Any Fiona Apple concert is a study in contradiction. The audience last night at the Paramount Theatre show was privy to a vast frontier of human emotion, Apple braiding herself in and out of binary worlds, slipping from robust woman in command of a top-shelf band, to a frightened child, unsure of her place on the stage.
From comforting mother to jealous girlfriend, from virtuoso musician to raw animal, Apple grinded her throat while hopping in and out of rhythm. None of this seemed to be incidental. Like her career, Apple appears to never settle on a single path or persona. The only constant is her desire to open up a vein in front of the world, bluntly stating: Here it is, all the power and fear, the desire and disgust. And the crowd loved her for it, most likely wishing they had the courage to be so vulnerable.
After telling the audience they had her permission to love her or hate her, to cry or scream, or even leave if they felt like it (sounding quite similar to the opening of a workshop on sex positivity), a strobe of lights flashed and the band exploded into "Fast As You Can." A set of floor fans blasted into Apples face, billowing a large purple scarf around her upper half, giving her an Ursula the Sea Witch look as she belted "I don't know how to live/ without my hand on his throat/ . . . O darling/ it's so sweet: you think you know how crazy, how crazy I am."
The first four tracks of the night were a 90s bound time machine, delivering crowd-pleasing hits like "On the Bound," "Shadowboxer" and "Paperbag," the decade and a half songs contrasted by her modern style of black jeggings and thin gold belt around a sleeveless black top, though it took at least twenty minutes before we got a good look at the outfit, seeing as she held the guarded posture of a frightened kindergartner during these older songs. When "Anything We Want" came around, the manically percussive ballad from her new album -- the lengthy title of which would throw this sentence off kilter -- her arms fell behind her back, and she swayed with a confidence and charm to contrast her previous fragility.
Whether it was a blinding rager or a tender ballad, the audience roared their praise at Fiona Apple, almost assaulting her with it, like she was the Pope or Morrissey. From delicately stylish women to burly men with voices like lumberjacks shouting into a canyon, the cries of "I LOVE YOU FIONAAAAA!" awkwardly punctuated the theater approximately every fifteen seconds.
After the band drifted into a grimy, humid jam session following "Sleep to Dream," -- with Apple going into a druggy, shamanic dance, like an Amazonian ballerina -- gears were once again dramatically shifted into the music box tinkling of "Extraordinary Machine." The adorable ballad -- covered in the fingerprints of former producer Jon Brion -- marked the dramatic contrariety between that former album (with all its cutesy charm), and this new one (with its blood and bones primacy), not to mention it all proved that Apple's pipes are still very much intact when she hit the nimble falsetto for the song's bridge.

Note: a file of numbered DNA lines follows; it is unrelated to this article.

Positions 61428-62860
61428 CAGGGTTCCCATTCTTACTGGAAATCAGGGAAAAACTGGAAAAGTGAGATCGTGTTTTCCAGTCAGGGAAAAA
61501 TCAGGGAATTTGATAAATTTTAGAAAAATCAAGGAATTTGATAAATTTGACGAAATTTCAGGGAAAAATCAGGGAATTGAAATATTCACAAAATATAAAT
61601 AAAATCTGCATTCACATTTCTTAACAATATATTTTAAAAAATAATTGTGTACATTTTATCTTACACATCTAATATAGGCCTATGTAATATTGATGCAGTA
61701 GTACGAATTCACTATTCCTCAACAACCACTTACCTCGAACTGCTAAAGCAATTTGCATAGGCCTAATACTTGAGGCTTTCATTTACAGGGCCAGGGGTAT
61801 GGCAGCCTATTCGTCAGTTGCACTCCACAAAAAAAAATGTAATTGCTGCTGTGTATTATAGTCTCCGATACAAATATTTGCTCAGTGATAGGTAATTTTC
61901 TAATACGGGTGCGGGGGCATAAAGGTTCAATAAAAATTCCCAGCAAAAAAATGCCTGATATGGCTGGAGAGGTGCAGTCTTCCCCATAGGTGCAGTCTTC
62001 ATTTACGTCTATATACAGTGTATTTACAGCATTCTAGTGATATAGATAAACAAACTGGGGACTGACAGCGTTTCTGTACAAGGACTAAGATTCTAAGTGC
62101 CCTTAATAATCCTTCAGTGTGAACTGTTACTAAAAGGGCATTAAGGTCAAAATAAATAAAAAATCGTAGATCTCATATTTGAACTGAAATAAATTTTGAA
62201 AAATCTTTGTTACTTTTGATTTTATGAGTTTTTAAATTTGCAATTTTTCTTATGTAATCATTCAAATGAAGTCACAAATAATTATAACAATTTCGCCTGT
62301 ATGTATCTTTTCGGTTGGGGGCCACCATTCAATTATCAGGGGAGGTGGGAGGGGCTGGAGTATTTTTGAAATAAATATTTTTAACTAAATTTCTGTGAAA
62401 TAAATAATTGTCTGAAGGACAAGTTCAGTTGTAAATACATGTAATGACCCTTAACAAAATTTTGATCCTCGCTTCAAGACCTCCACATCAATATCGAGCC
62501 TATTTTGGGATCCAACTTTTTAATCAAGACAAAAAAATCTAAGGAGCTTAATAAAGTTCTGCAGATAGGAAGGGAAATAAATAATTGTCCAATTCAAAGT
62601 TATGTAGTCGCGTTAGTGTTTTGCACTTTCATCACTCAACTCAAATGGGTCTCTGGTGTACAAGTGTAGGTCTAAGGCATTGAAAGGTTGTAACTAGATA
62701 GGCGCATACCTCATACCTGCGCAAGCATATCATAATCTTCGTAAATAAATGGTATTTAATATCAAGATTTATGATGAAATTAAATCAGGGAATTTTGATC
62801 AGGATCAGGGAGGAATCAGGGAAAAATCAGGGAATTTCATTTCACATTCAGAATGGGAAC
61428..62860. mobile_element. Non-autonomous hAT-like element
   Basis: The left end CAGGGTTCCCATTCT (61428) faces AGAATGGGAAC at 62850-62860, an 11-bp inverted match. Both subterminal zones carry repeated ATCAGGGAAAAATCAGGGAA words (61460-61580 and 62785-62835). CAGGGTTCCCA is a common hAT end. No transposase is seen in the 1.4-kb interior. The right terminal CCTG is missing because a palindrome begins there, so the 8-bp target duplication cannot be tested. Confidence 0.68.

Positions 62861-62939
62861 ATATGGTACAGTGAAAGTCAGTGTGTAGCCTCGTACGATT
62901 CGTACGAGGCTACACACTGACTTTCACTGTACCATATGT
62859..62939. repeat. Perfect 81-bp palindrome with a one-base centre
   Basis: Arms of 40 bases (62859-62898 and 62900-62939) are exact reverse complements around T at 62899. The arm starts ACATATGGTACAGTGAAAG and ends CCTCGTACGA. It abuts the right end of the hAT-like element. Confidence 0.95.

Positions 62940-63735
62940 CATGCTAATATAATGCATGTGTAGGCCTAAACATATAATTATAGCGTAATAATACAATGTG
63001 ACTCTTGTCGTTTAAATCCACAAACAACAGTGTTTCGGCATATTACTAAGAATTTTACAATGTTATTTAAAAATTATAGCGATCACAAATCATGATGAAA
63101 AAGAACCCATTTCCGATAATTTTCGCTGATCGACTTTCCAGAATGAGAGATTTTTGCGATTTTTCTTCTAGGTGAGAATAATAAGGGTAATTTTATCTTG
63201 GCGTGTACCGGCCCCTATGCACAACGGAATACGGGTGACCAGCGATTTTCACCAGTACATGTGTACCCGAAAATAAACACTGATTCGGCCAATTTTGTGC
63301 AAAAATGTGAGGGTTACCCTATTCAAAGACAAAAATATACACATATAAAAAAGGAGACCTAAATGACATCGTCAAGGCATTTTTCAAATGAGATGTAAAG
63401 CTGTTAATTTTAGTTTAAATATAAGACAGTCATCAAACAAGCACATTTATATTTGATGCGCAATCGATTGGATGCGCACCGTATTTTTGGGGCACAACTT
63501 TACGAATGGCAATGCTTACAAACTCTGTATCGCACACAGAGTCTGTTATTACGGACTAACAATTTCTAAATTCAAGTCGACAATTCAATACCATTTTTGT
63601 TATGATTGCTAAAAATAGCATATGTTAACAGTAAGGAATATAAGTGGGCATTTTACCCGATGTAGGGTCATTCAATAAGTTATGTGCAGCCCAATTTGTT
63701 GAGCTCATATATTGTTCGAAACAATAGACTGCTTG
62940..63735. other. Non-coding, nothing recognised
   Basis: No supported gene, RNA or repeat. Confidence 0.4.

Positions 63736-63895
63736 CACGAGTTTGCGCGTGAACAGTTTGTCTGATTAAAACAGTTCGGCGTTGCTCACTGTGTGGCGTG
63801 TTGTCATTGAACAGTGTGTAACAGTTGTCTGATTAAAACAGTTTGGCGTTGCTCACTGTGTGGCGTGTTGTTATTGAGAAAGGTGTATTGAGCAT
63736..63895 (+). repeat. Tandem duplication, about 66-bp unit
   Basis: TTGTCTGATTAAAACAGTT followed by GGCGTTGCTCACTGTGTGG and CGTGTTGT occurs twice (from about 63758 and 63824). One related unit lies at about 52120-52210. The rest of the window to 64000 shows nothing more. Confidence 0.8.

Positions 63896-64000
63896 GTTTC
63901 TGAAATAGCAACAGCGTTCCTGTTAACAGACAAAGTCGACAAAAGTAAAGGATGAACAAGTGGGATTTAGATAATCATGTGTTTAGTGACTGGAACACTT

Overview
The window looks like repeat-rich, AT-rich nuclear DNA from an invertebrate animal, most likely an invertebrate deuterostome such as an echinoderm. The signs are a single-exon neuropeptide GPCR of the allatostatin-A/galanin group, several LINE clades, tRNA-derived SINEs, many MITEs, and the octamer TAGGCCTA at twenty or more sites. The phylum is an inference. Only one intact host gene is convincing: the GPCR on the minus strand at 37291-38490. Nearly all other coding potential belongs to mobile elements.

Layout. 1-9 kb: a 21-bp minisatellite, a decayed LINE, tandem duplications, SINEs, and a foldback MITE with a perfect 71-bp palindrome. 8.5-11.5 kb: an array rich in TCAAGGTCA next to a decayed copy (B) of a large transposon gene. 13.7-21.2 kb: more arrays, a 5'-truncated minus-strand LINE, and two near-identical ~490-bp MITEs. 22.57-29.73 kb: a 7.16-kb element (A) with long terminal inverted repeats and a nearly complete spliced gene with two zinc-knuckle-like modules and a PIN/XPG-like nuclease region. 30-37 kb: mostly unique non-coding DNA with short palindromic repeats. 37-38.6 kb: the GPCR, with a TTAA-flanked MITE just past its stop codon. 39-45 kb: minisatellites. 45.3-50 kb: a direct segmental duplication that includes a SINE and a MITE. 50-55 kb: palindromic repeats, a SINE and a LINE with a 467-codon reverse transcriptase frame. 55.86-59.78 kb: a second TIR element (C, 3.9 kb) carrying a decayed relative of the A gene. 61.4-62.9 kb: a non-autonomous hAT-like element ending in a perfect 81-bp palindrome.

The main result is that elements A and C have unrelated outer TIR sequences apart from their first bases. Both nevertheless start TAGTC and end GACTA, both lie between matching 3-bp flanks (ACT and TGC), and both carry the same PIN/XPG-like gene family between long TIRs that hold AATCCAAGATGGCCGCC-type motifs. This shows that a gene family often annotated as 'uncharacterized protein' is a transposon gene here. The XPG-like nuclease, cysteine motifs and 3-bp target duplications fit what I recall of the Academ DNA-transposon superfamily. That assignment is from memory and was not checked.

Earlier in the night, half the audience was treated to an arresting solo performance by Blake Mills -- while the other half yakked loudly to each other during his pin-drop guitar instrumentals and Jeff Buckley-style serenades. Mills's work would not be done after his own performance, as he is performing double-duty on this tour as a member of Apple's backing band. But before leaving the stage, he treated the audience to a heartbreaking rendition of the tender surf-rock tune, "Sleepwalk."
The rest of our review, the set list and critic's notebook are on the next page.
"This is not about love!" Apple belted out later in the evening, neck muscles straining and muscular arms flexed, "BECAUSE I AM NOT IN LOVE!" Her manically controlled delivery of the "Extraordinary Machine" song roused the audience into a standing ovation, even though we were several songs away from the end of the night. "This is normally the part of the night where we leave the stage," Apple said, referring to the sacred -- yet mostly pretentious -- live music ritual of the encore, "but I don't like doing that. So I'm just going to stay on the stage."
Like when Radiohead plays "Creep" today, when Apple's band rolled out the sultry piano of "Criminal," the audience dutifully applauded, yet with no more fervor than any other tune of the evening. Which is very telling, considering that many cynics have blindly attempted to encapsulate her inside that mid-nineties hit, giving her a period-piece designation right next to Jewel and Alanis Morissette. Despite Apple preferring a career based on producing albums whenever she feels like it (which has lately been around every seven years), last night's performance proved that her musical machinery has gathered no rust, and that she can still bleed like the rest of them.
By the Way: At one point Fiona Apple briefly pounded on a floor tom drum which sat next to her on the stage, keeping time with the band during a rocking section of the song "Chaperone." Am I overstating things, or was this a clear and direct nod to Lykke Li?
Personal Bias: When you're two weeks into a heavy breakup, and your ex is sitting a handful of rows behind you during a Fiona Apple concert, all those songs about heartache, regret, revenge and self-loathing take on a spooky relevance.
Random Detail: Blake Mills sports a haircut identical to a Romeo & Juliet-era DiCaprio
1. Fast As You Can
2. On the Bound
4. Paper Bag
5. Anything We Want
6. Get Gone
7. Sleep to Dream
8. Extraordinary Machine
10. Tymps (The Sick in the Head Song)
12. I Know
13. Every Single Night
16. Not About Love
17. It's Only Make Believe
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